Security Overview of Wowza Streaming Engine®
In this article I am going to give you a brief overview of the various stream protection / stream security tools and technologies that I know about. When I was first trying to add protection to my first online video streams, I was a bit confused of the various levels and approaches offered by the different streaming protocols, Wowza addons (like DRM) and Wowza modules (like ModuleRefererValidate) and other authentication mechanisms (like SecureToken).
First off I would like to state something that might be a bit disappointing: there is no perfect way to protect your video content from being re-streamed or stolen. There are ways to protect yourself against some trivial abuses, like hotlinking, embedding your stream in external sites, sniffing video frames from the wire, but as you have no control over what your client eventually does with the received content. As a brute-force solution he or she might just simple re-stream/record your content using a mobile phone's camera and UStream.
What is "Wowza security" then?
Definietly "wowza security" is a popular keyword that people Google for. I am wondering what they want actually. Theoretically they might want to prevent people from doing one of these things:
Prevent people from embedding their live or video-on-demand (vod) streams into other websites, by pointing to their own Wowza server instance. This is bad, because people would not visit their own, dedicated website, not click on their advertisements, etc.
Prevent people from being able to watch the stream if they did not log into their site / register / pay / whatever. In this case the connection comes from their own site in a sense, but they want to set extra rules before anyone can watch the stream.
Protect video streams on transport level, so anyone who is sniffing network traffic, should not be able to capture and display the video
Prevent people from publishing streams with their Wowza instance (only with password / only from whitelisted domain or IP)
Blacklist or whitelist player IP addresses
If one searches for solutions for the above scenarios, the following solutions are available:
- Wowza StreamLock AddOn Network Security
- Wowza MediaSecurity AddOn: this used to be a separate add-on until version 3.1.2, later this has been incorporated into Wowza Streaming Engine®.
- Wowza StreamNameAlias: URL Security: I mention it here for completeness only, however I don't see any security provided by this module
- Configuration options available out-of-the box in
Application.xml, such as
- Wowza Wrench: a Wowza module which on one hand enables you to flexibly integrate your Wowza application into your website's authentication and authorization mechanism, on the other hand offers features like pay-per-minute or pay-per-view
- ModuleRefererValidation: This is part of the free module collection supported by Wowza. It is said to give you domain based restriction (see Vulnerabilities)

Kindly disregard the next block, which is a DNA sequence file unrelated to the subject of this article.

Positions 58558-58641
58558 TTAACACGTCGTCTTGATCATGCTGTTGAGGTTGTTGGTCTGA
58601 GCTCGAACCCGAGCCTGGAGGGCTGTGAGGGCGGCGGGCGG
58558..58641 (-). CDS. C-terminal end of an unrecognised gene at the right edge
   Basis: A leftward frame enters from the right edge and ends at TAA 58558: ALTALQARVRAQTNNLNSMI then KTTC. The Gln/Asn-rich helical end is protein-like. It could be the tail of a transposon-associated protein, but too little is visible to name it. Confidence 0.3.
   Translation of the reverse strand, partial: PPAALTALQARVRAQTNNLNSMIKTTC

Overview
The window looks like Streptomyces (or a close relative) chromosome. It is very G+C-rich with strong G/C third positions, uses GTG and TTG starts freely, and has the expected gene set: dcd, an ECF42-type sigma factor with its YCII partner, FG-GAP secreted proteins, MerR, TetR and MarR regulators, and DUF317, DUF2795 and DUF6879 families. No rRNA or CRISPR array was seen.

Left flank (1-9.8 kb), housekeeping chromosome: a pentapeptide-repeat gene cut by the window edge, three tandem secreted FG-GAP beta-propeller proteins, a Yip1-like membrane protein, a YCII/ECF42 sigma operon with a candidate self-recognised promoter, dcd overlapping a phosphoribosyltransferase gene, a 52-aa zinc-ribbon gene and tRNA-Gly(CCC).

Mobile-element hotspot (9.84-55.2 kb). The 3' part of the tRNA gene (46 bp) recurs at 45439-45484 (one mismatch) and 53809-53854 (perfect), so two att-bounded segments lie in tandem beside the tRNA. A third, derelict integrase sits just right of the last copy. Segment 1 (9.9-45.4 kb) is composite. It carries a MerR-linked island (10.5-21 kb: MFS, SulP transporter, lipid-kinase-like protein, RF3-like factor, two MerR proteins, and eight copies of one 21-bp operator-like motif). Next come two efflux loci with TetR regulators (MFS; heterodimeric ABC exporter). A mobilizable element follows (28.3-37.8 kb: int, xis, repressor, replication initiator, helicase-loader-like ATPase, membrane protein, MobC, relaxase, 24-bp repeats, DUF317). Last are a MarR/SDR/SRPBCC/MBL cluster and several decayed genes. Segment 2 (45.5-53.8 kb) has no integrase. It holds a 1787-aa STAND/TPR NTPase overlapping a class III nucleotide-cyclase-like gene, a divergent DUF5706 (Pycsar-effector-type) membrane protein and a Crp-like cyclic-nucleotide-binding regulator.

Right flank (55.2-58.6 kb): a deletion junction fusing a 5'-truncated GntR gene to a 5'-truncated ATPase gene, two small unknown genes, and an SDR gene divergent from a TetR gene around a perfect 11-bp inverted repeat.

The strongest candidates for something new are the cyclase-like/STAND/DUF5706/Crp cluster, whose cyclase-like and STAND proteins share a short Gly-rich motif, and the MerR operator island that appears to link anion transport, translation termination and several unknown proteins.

- [ModuleHotlinkDenial]: this module allowed you to restrict only Flash based players to a given domain. As Flash based players are declining, this module lost a lot of its importance
- ModuleSecureToken aka. SecureToken: its a challenge based security mechanism that you can use together with Flash-based players to prevent other players from connecting to your stream. Its vulnerable because the shared secret has to be compiled into or delivered along the swf file. (see Vulnerabilities). The SecureToken mechanism is described here.
- STi Streaming Protection for Wowza: this is a 3rd party product developed by Solid Thinking Interactive. It generates tokens into a database for your streams, giving you a mapping between your streams and those tokens. These tokens are then used to construct masked, protected URLs for each stream, with the option to make any of these tokens invalidated after one use.
|Core Wowza (MediaSecurity AddOn)||StreamLock (RTMPE/RTMPS or HDS/HLS over HTTPS)||Module Referer Validation||Module Secure Token||Module HotlinkDenial||Wrench|
|Network traffic sniffing||Yes||No||No||No||No||No|
|HTTP players connecting from other domains||No||No||Yes||No||No||Yes|
|Flash players connecting from other domains||No||No||No||No||Yes||Yes|
|Foreign flash players connecting||No||No||No||Yes||No||Yes|
|Black or whitelist players by IP||Yes||No||No||No||No||No|
|Black or whitelist publishers by IP||Yes||No||No||No||No||No|
|Restream with screen capture||No||No||No||No||No||No|
Security and Streaming Technologies
'Yes' means that the module is applicable for the technology, however you need to consider each security scenario separately.
|Module / Tool||RTMP (Flash)||RTP||HTTP-based streamers (Cupertino, San Jose, Smooth)||MPEG-DASH|
ModuleRefererValidate: this module relies on the HTTP referer header sent by the browser when a particular 1 pixel image is loaded by the webpage. This event makes the session valid for a configurable period of time, if the HTTP header contains one of the allowed domains. This is a very fragile security mechanism, which can be spoofed by proxy servers and free browser extensions. Using referer field for authentication or authorization is not recommended by the Open Web Application Security Project
Wrench: the tokens are best transferred to the client using a secured transport, e.g. use HTTPS. This prevents people from sniffing your token and use that before you would. For sites without transport level security, the token checking mechanism can offer IP checking and token expiration, but these still leave attack surface in certain conditions, e.g. token being compromised over the wire behind the same router.
This article is under construction. Corrections, questions, comments are very welcome.